Social enterprise start-ups combine entrepreneurship with offering opportunities for a wide range of needs says Duncan Thorp
AS EVERY entrepreneur knows, starting up a new business can be tough. It means taking risks, working long hours, learning as you go along and dealing with the unexpected.
Starting up a social enterprise faces exactly the same issues as other businesses but with the additional rewards and challenges of a social or environmental mission. It seeks to solve or improve a social issue and exists for that reason, locking profit into the business. Firstport is the national organisation which helps on that journey. A social enterprise start up could be from scratch or indeed converting a private sector business into a social enterprise.
Port Edgar Watersports CIC is a social enterprise watersports centre based at South Queensferry, near Edinburgh, offering a range of activities and equipment hire. Caroline St Johnston, Business Development Manager:
“We’ve been trading since January 2014 when Edinburgh Leisure closed the Sailing School.
“Our vision is to make watersports accessible to everyone. We’re working with local schools and youth groups and giving people from disadvantaged backgrounds, and those with additional needs, the opportunity to try watersports. Our team of 30 staff are our biggest asset and have been incredible at getting behind the new business. They’re full of great ideas and passionate about getting everyone out enjoying the water. We try to ensure they’re involved as much as possible in shaping the new business.
“The biggest challenge is time. It’s a seasonal business and we didn’t have long to ensure processes and facilities were in place for staff to do the best job possible and customers to get the best experience. We know we’re not going to get it right all the time so when things do go wrong we learn from our mistakes. We’re excited about the future and believe Port Edgar Watersports CIC can become a globally acclaimed watersports centre and social enterprise.”
INCH Architecture and Design is an innovative practice founded in Glasgow in 2012 and working throughout Scotland. Architect, Lesley Palmer, says:
“We were established to assist third sector organisations, charities, communities and individuals. Our company is a social enterprise, established as a Company Limited by Guarantee. This is a unique business model for an architecture practice and was chosen by the founding members following 25 years combined experience of working on architecture projects for charities, housing associations and social enterprises.
“We were proud to work with clients making positive change and we aligned our company objectives to reflect this. At the core INCH are architects and designers all striving towards a common goal - to produce excellent design founded in sustainable social re-investment. We look positively towards the future of social enterprise in Scotland. Key to this is continued growth and profitability. These are as important to a social enterprise as they are to any other business – the extent of social re-investment reliant on the profit generated. It’s therefore important that we provide quality and professionalism equal to our “for-profit” competitors. Through re-investment and commitment to our social aims, as well as strong business practice, we can do this and have a positive impact on the people we work with, as well as the practice of architecture itself.”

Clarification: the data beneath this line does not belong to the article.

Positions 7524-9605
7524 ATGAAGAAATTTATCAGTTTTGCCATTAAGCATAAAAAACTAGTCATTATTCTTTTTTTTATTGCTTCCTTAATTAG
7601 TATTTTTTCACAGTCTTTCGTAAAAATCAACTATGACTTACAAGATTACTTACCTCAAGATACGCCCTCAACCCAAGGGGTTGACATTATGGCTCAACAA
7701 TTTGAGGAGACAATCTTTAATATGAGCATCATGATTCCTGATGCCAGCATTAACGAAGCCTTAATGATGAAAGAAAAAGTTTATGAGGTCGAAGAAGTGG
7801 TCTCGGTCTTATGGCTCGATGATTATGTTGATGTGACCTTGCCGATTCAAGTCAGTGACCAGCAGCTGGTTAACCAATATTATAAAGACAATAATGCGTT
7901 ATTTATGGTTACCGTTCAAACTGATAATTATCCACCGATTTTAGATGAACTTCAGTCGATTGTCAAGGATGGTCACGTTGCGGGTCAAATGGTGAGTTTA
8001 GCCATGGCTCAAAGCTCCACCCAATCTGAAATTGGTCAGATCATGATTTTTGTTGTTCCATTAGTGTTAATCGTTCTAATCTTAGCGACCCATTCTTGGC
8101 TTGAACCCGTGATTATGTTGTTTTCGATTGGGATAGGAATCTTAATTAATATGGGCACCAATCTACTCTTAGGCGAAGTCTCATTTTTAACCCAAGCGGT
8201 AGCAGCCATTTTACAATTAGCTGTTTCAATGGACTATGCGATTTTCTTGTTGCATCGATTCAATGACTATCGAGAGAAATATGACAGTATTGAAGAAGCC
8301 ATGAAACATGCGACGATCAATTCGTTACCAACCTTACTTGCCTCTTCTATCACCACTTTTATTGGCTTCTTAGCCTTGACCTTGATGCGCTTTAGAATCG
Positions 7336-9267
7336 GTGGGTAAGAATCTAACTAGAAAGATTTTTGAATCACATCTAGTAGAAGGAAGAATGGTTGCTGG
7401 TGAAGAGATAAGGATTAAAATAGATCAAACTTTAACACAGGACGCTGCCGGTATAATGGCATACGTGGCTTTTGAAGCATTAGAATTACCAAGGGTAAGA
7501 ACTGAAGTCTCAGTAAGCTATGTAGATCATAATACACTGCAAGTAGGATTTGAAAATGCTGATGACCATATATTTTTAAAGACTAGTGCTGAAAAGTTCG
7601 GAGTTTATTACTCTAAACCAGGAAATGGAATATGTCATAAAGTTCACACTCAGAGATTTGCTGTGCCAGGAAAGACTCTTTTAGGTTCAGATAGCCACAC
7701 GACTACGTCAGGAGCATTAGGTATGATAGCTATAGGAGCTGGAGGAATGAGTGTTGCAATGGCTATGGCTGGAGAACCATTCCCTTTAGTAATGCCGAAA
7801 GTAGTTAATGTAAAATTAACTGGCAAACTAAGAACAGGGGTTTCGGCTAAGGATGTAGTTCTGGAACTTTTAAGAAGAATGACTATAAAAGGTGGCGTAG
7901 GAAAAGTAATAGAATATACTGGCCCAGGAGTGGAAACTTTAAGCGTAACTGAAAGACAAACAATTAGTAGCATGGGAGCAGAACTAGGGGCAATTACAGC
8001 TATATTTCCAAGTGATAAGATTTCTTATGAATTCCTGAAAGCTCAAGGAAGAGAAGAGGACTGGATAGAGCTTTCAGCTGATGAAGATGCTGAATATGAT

Life-Pod was founded two years ago by director Linda Fay, following a career in corporate communications in the utilities and finance sectors. Linda is the UK’s only certified Chronic Disorganisation Specialist. Life-Pod provides support for people who are affected by hoarding and other chronic disorganisation issues.
“Life-Pod is a Community Interest Company. I chose a social enterprise model because I believe that co-operation between support organisations is the best way to resolve hoarding issues - by working together to create a holistic approach for dealing with the problem. The social enterprise community embraces collaboration and partnership, which fits well with my values and beliefs.
“One of the challenges Life-Pod faced early on was engaging with health and social care practitioners, but they overcame this and we now regularly advise housing, health and social care teams. I firmly believe that being a social enterprise made it easier to have a conversation with social care practitioners because they recognised Life-Pod’s clear social aims and that the organisation isn’t driven by financial gain.
“The Self-directed Support Act is generating opportunities for Life-Pod to provide support that addresses a client’s long-term needs, with prevention not crisis intervention. Also, by working collaboratively with other practitioners, a more holistic approach to hoarding is provided. Being a member of the social enterprise community in Scotland provides great networking opportunities with like-minded entrepreneurs, as well as providing a conduit for keeping abreast of housing, health and social care policy.”
The start-ups that have joined Social Enterprise Scotland as members over the past couple of years demonstrate real innovation, dynamism and new thinking in business. For Scotland’s economy and society to thrive we need to encourage and support social enterprise business models. As we develop public and private sector reform, social enterprises are confronting social issues, offering real solutions and, whether we realise it or not, benefitting every one of us.